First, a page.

Y ukio tells Logan that Yashida (Yamanouchi) is dying and wants Logan to go to Japan so he can say goodbye to him. Reluctantly, Logan acquiesces and returns with her to see Yashida. After the obligatory bath before visiting with Yashida in his own private intensive care unit, Yashida it turns out is not quite ready to say good-bye. Instead, he offers Logan the ability to end his suffering, his pain, his immortality. With the help of his "oncologist” Dr. Green (Khodchenkova), Yashida can transfer Logan's regenerative powers to him. Yashida reasons that if Logan doesn't seem to want to live, Yashida will gladly take the curse of immortality. We also meet Mariko (Okamoto), Yashida's granddaughter. She is a fragile and elegant, educated woman, a princess. We also meet Yashida's loyal and faithful son, Shingen (Sanada).
A t this point, several tropes begin to form. First, the rich, powerful, and old refuse to die and grasp at the fountain of youth, with little regard to their children. The story is as old as the story of Ponce de Leon and his search for the fountain of Youth. In Wolverine, Yashida's lust for life and Logan's desire for release. As Yukio explains to Logan, that as a warrior, "all he wants is an honorable death." Characters are not what they seem, or perhaps they are. Dr. Green turns out to be the serpentine Viper and like a demonic succubus comes to Logan as if in a dream. What steals is Logan's ability to self-heal. How's that for evening the score. The other trope is the faithful but overlooked servant, or in this case Yashida’s son Shingen. What level of treachery will he go to get what he desires?
While dealing with Logan's existential problems as displayed in his nightmares involving Jean, writers Mark Bomback and Scott Frank ("Flight of the Phoenix," "Minority Report") infuse the story with almost non-stop action. While attending Yashida's funeral, the organized crime Yakuza syndicate kidnap Mariko. Logan and Yukio snap into action in an effort to save the princess. The Yakuza shoot Logan with a gun and it turns out that he isn't healing as fast as he usually does. One the rooftops, one of Yashida's kinsmen from the Black Clan, by the name of Harada, is seemingly helping Logan as he chases down Mariko and her captors. His name is Hanada and he we find that he works for Yashida and has vowed to protect the house of Yashida with his life. Entering Japan's Bullet Mariko attempts to leave on her own. A battle on the top of train ensues, Yakuza die, and Logan and Mariko make it to temporary safety. Taking refuge in a hotel for lovers, Mariko enlists the help of a veterinary student to dig out the bullets inside Logan and bandage him up. Upon reaching her home in Nagasaki, Logan and Mariko settle down and now we get some real answers.
The tension between Yashida, his son Shingen, and his daughter Mariko becomes more understandable. It seems Yashida gave the company over to Mariko, bypassing his son. As we can see, Logan is falling for Mariko, and she for him. Logan begins to wonder what the meaning of his life is. If all is death and destruction. Remember we are still in the battle between mutants and humans. Logan is a man of both the past and the present. Stuck in the middle of trying to protect Mariko and the hauntings of Jean Gray, Logan must decide why he must live. As it turns out Mariko, is just as good reason as any – for at least the present. The Yakuza once again kidnap Mariko is, and Logan and Yukio team up again to save her. Mariko is once again the princess trapped in a tower with the evil villains using her as bait.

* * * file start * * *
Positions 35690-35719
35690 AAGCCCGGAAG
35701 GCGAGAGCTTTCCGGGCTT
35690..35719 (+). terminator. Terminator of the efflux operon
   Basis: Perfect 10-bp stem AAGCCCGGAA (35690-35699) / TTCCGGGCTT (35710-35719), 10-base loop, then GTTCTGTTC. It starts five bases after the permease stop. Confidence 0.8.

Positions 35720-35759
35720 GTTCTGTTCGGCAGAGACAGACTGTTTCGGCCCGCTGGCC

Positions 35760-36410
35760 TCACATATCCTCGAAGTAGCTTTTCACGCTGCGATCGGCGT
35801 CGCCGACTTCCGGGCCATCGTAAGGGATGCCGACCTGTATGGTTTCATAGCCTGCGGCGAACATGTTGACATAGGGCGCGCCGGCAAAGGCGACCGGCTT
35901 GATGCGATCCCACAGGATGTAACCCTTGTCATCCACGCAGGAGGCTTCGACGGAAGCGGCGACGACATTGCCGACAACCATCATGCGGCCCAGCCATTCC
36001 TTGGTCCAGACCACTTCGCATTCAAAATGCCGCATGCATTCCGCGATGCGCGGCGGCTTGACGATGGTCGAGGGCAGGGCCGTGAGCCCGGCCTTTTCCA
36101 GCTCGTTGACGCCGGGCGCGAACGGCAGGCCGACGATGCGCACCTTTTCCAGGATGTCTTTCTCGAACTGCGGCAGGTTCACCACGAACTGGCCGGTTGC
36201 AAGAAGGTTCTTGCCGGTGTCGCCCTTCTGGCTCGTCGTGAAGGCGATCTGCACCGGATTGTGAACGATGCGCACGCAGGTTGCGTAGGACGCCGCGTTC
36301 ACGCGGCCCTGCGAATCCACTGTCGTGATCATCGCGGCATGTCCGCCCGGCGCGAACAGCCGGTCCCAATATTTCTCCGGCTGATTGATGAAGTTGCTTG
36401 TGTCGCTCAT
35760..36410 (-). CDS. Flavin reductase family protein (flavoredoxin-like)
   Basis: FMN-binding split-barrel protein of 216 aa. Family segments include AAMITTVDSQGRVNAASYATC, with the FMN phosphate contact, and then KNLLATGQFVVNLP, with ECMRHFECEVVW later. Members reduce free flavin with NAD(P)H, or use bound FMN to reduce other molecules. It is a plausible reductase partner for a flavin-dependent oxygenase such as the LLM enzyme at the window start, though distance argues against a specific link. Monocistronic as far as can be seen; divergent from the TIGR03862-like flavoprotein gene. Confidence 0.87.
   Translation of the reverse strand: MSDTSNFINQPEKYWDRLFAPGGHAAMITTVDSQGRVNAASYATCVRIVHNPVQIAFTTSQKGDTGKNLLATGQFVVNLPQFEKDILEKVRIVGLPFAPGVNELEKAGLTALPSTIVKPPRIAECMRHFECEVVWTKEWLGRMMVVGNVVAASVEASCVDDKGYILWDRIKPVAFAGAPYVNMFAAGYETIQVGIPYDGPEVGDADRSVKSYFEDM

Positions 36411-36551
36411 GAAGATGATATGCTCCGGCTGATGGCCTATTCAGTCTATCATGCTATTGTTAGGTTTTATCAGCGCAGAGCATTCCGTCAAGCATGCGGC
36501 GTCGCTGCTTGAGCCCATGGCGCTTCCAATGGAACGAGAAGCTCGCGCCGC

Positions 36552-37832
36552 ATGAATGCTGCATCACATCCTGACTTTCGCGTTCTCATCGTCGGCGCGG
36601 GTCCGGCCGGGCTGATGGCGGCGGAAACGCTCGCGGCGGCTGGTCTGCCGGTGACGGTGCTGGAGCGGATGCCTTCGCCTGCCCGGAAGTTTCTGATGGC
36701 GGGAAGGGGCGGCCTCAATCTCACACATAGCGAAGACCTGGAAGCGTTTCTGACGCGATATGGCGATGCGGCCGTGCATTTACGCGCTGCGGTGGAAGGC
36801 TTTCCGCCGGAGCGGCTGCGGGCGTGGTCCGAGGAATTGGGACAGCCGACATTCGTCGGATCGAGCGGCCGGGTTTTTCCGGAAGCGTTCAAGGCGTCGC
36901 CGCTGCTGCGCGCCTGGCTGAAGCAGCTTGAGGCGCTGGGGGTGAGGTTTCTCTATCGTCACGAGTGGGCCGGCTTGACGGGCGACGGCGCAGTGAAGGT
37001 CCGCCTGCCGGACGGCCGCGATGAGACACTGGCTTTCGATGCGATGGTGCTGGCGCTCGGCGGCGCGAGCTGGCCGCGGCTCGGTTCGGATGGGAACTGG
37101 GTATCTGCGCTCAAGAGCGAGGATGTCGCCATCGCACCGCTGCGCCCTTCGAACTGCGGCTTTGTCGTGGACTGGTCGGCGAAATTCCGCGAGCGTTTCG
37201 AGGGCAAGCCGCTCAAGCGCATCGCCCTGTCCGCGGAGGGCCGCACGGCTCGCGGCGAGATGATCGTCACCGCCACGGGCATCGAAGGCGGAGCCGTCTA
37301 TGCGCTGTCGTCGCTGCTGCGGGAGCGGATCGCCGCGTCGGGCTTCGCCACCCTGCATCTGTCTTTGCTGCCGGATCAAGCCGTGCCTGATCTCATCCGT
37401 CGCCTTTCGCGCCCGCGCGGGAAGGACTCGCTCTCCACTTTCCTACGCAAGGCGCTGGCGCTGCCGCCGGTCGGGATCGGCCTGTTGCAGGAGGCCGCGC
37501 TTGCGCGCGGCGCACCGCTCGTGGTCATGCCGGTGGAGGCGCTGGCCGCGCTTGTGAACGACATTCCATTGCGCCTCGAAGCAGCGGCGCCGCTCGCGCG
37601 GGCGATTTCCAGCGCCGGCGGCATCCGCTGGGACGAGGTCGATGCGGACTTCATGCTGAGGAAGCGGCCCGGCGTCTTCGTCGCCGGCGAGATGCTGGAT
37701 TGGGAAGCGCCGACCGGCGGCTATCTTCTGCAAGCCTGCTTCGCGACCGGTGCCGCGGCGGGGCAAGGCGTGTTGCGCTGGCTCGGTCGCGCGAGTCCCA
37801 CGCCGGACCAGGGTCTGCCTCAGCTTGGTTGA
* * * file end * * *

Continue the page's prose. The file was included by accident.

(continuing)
As much as "The Wolverine" intends to be deep and somewhat philosophical, it doesn't pretend to answer any deep questions, nor are any of the scenes pondering on the question. Mangold's direction is tight; the costumes are beautiful and spot on. Production designs all around are top notch including the special effects. One might want to call this a mindless action film; however, I think they would be wrong. The story is tight, serious, and funny at times, and with a bit of romance. Marco Beltrami's musical score is poignant at times and gives the film and the characters a certain sense of depth and sadness to the film. The Yashida family politics are complicated and strained. It turns out that Yashida willed all of his wealth and power to his granddaughter Mariko – but to what end. Hugh Jackman plays Logan straight and tight-lipped, a stoic with a passion for doing the right thing as he navigates the complexity between Shingen and his daughter Mariko, Mariko and her fiancée the corrupt Minister of Justice, Noburo (Brian Tee), and Mariko and her grandfather. As each one of search for meaning in our lives, it seems that the Wolverine has found his – doing the right thing for the right people, and for the right reasons.
A fun film to watch, not only for the action but for the story as well “The Wolverine" is rated PG-13 and runs just over two hours.
Genre: Action, Adventure, Fantasy, Sci-Fi
Staring: Hugh Jackman, Tao Okamoto, Rila Fukushima, Hiroyuki Sanada, Hal Yamanouchi
Director: James Mangold
Producer(s): Hutch Parker. Lauren Shuler Donner
Writer: Mark Bomback, Scott Frank
Running Time: 126 minutes
Release Date: 7/26/2013